By Andrew Denham
Investigating imagine tanks on each side of the political divide, the writer defines those teams within the context of British politics, explores their effect at the weather of opinion, and calculates how potent they've been in influencing executive commonly and key coverage parts particularly. imagine tanks have infrequently come lower than the highlight and the writer bargains a probing yet balanced assessment of a political phenomenon. This publication should still end up to be priceless interpreting for college students of political technology, public management and modern British heritage.
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Additional resources for British Think-Tanks And The Climate Of Opinion
In 1953, it was successful in securing support for two studies, on graduates in industry and trade associations in Britain, financed by counterpart funds set up to promote research under Marshall Aid arrangements. Later projects financed by foundation grants were on family needs and the social services, mental health facilities and Trade Unions. By the early 1960s, the usual pattern was for PEP’s Council to agree on a number of POLITICAL AND ECONOMIC PLANNING 33 subjects for study on which applications would be prepared and forwarded to the appropriate foundations; this was quite different from earlier projects, some of which had been financed on a somewhat hand-to-mouth basis.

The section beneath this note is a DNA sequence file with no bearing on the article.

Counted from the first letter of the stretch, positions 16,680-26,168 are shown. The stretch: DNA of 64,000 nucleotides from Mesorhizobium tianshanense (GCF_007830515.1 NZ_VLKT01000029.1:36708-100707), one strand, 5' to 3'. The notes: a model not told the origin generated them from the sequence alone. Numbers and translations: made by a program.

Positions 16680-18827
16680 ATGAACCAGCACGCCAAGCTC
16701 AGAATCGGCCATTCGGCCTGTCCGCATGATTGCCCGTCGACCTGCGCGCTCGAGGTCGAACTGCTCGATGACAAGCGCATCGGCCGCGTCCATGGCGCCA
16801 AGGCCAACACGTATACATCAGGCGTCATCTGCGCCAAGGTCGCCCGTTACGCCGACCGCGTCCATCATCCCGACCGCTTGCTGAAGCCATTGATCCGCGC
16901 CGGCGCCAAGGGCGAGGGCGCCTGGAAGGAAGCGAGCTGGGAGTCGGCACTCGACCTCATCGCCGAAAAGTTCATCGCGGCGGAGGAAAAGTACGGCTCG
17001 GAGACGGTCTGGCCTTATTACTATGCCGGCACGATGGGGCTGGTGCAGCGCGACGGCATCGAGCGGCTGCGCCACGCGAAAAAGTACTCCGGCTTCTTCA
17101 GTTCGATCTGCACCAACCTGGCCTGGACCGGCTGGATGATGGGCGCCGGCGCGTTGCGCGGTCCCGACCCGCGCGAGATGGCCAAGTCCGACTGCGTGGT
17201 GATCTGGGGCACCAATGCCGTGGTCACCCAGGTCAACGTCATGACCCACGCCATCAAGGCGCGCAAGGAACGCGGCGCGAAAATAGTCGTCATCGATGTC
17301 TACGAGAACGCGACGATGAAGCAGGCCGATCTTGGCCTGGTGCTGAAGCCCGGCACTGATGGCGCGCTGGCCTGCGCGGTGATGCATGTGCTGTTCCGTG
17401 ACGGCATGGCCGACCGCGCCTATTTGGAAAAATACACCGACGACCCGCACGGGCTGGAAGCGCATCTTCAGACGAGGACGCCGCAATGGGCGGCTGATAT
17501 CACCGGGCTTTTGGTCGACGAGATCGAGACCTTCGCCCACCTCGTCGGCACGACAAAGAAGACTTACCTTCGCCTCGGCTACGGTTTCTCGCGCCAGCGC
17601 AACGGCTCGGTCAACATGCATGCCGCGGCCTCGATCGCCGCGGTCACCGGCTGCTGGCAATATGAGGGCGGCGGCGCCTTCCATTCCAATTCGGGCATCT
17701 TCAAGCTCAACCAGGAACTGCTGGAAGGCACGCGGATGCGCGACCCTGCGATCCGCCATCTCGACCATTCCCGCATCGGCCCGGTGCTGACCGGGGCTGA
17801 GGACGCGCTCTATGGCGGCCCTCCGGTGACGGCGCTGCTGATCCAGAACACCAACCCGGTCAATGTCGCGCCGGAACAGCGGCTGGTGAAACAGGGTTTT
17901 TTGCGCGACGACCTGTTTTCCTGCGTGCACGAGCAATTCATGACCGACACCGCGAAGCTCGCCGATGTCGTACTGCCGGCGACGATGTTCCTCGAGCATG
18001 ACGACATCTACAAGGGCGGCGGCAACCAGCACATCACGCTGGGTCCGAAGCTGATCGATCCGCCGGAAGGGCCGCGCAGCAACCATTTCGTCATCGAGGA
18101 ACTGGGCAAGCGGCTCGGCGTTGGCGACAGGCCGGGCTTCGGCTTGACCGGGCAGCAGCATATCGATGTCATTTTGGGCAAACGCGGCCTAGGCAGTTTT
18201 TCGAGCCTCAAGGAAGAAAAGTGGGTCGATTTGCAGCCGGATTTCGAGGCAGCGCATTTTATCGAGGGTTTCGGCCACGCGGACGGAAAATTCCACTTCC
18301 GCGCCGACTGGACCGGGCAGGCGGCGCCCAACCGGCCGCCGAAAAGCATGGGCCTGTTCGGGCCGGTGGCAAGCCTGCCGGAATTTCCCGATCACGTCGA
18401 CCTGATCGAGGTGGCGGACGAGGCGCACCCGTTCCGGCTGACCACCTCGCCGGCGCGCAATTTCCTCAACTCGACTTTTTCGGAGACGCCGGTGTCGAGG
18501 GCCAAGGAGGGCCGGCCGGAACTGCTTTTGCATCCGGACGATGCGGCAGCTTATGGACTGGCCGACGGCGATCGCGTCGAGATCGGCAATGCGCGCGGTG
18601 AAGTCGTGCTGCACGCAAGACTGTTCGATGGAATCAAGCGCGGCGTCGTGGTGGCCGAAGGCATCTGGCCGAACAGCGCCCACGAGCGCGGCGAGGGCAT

The Centre was not to be a purely academic institution; its work should be policy-relevant and should draw on the views and members of all parties and other public organizations. To do its work properly, such a Centre would need £900,000 per year to finance a dozen permanent and two dozen temporary research fellows, as well as the necessary infrastructure (Dahrendorf 1995:490– 1). ” assembled contributions to the debate from various sources. Although the editor of The Times, Sir William (later Lord) Rees-Mogg was in favour, the Presidents of the NIESR (see Chapter 3), RIIA and PEP feared a dissipation of research staff; PEP’s Director, John Pinder, argued against big research institutes which would endanger the existing pluralism in ideas (Pinder 1981:159).
The significance of PEP and other sources of “middle opinion” in Britain during the 1930s has been noted by several historians of the period (Marwick 1964). As Stevenson and Cook have argued, a vital part in the emergence of what has been called a “consensus on social responsibility” in the years leading up to the Second World War was played by inquiries undertaken by PEP and others. Many of the recommendations on social policy underlying the British welfare state after 1945, they argue, “were derived from the investigations and social thought of the 1930s.
British Think-Tanks And The Climate Of Opinion by Andrew Denham